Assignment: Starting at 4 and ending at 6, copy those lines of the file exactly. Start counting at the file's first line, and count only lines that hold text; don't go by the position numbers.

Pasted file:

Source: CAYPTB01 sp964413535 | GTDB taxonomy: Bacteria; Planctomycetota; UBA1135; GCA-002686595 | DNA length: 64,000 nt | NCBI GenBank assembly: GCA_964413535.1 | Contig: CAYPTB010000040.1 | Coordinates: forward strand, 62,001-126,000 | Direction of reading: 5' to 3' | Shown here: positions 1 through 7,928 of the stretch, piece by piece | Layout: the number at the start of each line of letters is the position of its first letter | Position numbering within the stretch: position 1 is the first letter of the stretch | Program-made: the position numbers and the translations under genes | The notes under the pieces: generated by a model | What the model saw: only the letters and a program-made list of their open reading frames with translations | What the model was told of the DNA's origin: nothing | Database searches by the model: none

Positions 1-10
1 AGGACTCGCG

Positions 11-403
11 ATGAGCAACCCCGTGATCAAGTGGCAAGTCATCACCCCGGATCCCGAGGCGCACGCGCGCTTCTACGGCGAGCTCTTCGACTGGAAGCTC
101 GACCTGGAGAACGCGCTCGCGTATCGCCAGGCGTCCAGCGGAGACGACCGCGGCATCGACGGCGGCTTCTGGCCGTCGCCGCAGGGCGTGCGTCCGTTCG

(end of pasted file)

Positions 11-403
11 ATGAGCAACCCCGTGATCAAGTGGCAAGTCATCACCCCGGATCCCGAGGCGCACGCGCGCTTCTACGGCGAGCTCTTCGACTGGAAGCTC
101 GACCTGGAGAACGCGCTCGCGTATCGCCAGGCGTCCAGCGGAGACGACCGCGGCATCGACGGCGGCTTCTGGCCGTCGCCGCAGGGCGTGCGTCCGTTCG